The possibility to work from home was available to only a small portion of those employed in Berlin’s public administration. Very few employees and civil servants were equipped in a speedy manner with the tools needed for remote work (access to business e-mail, VPN access, laptop, etc.). As a result, schools, daycare centers, employees and citizens could not be supported immediately by the responsible authorities. In the public administrations, relevant structures had to be set up first to ensure that they could continue to work during the crisis. The implementation of videoconferencing initially encountered major hurdles and were sometimes carried out with tools that were questionable in terms of data protection.
We strongly recommend that public digital infrastructures be designed in a way that they are independent, inclusive, and resilient:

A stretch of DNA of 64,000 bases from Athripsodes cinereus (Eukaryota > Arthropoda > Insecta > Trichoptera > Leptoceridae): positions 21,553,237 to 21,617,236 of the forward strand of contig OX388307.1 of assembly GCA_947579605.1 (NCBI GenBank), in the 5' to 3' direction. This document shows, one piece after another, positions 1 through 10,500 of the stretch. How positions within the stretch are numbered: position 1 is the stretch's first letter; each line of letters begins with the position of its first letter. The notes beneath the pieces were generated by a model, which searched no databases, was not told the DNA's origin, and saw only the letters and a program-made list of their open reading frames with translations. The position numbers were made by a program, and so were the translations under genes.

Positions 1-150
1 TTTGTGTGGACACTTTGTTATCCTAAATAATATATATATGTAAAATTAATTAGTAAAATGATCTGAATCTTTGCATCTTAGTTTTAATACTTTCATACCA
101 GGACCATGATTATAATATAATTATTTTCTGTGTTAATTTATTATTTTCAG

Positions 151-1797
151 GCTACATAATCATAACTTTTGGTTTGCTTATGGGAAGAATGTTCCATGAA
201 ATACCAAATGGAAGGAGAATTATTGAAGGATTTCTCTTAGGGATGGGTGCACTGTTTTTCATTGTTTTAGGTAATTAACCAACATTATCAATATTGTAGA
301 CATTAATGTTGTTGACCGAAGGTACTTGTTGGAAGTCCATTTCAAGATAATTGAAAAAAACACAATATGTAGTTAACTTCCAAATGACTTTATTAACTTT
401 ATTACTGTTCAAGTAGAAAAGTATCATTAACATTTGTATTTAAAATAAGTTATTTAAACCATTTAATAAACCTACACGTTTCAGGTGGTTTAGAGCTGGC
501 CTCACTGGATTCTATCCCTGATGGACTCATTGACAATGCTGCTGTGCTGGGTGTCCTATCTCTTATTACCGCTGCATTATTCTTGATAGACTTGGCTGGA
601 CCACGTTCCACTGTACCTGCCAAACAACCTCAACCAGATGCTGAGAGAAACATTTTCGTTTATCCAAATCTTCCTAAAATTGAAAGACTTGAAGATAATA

- Data and data processing systems that link the public sector and urban society belong, as far as possible, in public hands. They must be designed in accordance with fundamental rights, particularly with a view to maintaining and strengthening informational self-determination and focus should lie in the promotion of open source, open data, and open government. Data trusts should be guiding principles for a data policy oriented towards the common good.
- Software that fulfills governmental and societal tasks in the form of (partially) automated decision-making systems must be subject to democratic control.
- Develop support programs (e.g. for technical equipment) to increase digital access, especially in education to ensure that every student can participate in online teaching.
- Create local contact points to enable digital participation, experimentation and education (e.g. KiezLabs);
Strengthening local economies and local production
The lock-down of public life resulted in existential difficulties for many people in the city. Both the city and federal government were quick in responding with effective support systems in form of emergency aid for small businesses and freelancers.